I make sure the kids brush and floss every day, morning and night. My kids all have Sonicare electric toothbrushes and they use them for 2 min (or until it shuts off ). They will floss once a day; this usually happens in the evenings. They all have a history of cavities so I also make them use a fluoride rinse after brushing and flossing. Brooklyn and Ava both have cavities that were supposed to be taken care of over March Break, however due to the coronavirus we had to postpone that treatment. Their daily use of Opti fluoride rinse gives me piece of mind in holding off on that treatment.
My oldest daughter Ella (who didn’t want to be pictured…pre-teens) is in braces right now and has also had to postpone visits to the orthodontist so I make sure she not only rinses with the fluoride rinse but also brushes with Remin tooth paste which I recommended for kids in braces. Along with her electric brush she uses a water pik to help remove plaque in the hard to reach areas around her braces. Ella needs to brush three times a day or after every time she eats a meal. This will ensure the plaque does not sit around her brackets for too long which can demineralize the enamel and cause pitting or enamel hypoplasia.
Now that I am a homeschool teacher, I find that my routine now includes a glass of wine at the end of the day. If you find that your routine is similar please remember to rinse your mouth out with water once you are finished the glass. This helps in restoring the PH balance in your mouth and lowers your chance of acid erosion or decay on the enamel. After doing so and waiting at least 30 minutes you can brush and floss as normal.
I hope you are all doing well and staying sane and I look forward to seeing you all soon.
Stephanie- Registered Dental Hygienist at Maple Mews Dental
For me, isolation comes hand in hand with snacking! ( often while binge watching my favorite shows !!!)
It is best to choose healthy snacks such as nuts, fruits/ veggies, cheese, popcorn and yogurt. Occasionally, we choose sweet snacks and drinks that may affect our dental health.
It is not the amount of snacks that may cause damage to our teeth but rather the frequency of snacking. After eating, the saliva becomes more acidic. With frequent snacking, the teeth are constantly bathing in acidic saliva which causes the breakdown of tooth structure.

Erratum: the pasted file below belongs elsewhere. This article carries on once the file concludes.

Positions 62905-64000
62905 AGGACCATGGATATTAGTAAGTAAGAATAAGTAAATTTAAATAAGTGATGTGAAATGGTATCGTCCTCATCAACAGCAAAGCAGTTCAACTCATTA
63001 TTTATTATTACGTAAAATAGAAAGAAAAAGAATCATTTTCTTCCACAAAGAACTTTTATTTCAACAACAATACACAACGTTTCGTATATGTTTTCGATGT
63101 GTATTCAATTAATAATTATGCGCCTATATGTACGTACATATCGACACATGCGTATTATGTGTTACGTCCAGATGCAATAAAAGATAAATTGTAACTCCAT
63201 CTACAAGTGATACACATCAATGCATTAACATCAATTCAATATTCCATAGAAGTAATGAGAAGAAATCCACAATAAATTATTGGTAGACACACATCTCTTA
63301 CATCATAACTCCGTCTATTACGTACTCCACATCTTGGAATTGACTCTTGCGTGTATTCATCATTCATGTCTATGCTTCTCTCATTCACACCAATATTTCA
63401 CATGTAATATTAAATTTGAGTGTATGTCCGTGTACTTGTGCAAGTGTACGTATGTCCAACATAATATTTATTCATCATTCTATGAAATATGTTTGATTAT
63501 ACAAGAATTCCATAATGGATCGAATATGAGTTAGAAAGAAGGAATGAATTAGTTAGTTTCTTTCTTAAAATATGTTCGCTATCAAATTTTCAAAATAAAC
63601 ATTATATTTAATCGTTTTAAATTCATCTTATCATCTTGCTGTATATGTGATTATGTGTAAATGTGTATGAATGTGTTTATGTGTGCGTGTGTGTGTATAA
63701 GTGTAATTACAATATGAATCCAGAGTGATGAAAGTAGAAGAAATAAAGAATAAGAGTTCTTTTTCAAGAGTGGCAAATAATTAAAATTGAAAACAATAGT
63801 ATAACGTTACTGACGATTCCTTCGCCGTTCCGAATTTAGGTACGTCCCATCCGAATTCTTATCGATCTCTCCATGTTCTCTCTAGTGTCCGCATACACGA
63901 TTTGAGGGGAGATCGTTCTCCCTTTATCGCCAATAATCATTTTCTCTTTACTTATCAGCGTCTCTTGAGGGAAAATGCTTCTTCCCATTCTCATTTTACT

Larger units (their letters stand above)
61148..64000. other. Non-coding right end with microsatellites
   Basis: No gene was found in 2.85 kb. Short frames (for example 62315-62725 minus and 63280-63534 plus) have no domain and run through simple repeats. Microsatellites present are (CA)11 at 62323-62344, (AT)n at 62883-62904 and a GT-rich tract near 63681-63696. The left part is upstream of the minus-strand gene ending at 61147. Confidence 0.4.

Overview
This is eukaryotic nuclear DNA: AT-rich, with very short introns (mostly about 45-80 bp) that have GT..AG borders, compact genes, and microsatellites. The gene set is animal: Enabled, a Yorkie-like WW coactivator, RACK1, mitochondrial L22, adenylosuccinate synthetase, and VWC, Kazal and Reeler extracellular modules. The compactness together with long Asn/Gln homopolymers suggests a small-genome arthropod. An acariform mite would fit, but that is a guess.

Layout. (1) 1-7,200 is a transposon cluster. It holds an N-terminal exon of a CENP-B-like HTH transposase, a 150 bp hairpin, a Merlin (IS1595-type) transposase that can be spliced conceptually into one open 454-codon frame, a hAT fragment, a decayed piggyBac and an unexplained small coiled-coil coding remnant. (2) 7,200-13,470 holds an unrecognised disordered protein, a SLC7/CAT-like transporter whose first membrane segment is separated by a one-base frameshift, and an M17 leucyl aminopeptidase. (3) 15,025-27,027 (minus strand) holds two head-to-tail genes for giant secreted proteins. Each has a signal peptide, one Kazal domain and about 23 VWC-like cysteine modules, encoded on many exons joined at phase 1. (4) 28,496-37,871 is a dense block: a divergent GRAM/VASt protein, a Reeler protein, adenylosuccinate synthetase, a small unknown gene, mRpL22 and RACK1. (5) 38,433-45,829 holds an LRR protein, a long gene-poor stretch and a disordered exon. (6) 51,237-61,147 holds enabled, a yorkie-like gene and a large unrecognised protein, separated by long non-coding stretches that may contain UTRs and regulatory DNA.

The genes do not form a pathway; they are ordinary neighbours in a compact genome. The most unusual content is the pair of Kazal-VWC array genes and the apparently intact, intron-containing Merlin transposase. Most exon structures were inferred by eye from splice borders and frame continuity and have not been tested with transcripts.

To reduce the risk of damage to our teeth from snacking, here are a few reminders:
- Don’t brush right after eating. Remember, that the saliva is very acidic. Wait an hour for the saliva to neutralize before brushing. Chewing sugarless gum, xylitol gum or eating cheese can help neutralize the saliva more quickly.
- Minimize acidic drinks such as pop ( regular and diet), juice, lemon water, lemonade and yes..wine
- Read the label on your snack. If sugar is the first ingredient on the list then the food has a lot of sugar. Also look for other sugars such as corn syrup, corn sweeteners, dextrose, fructose, glucose, honey, molasses, sucrose.
- Minimize sweet sticky snacks which will stick to your teeth longer. Snacks such as gummy bears, fruit roll up, dried fruits (dried mango for me), caramels and toffee tend to stick to teeth longer. It is better to eat a chocolate bar because chocolate melts quicker, not staying on the teeth.
- Continue with your daily oral hygiene routine. Proper brushing and flossing will ensure that the cavity producing bacteria are removed from the teeth surfaces.
So happy isolation and snack smart….
I hope to see everyone soon; healthy and safe ! ( so you can tell me what you were binge watching!)
Christine – Registered Dental Hygienist at Maple Mews Dental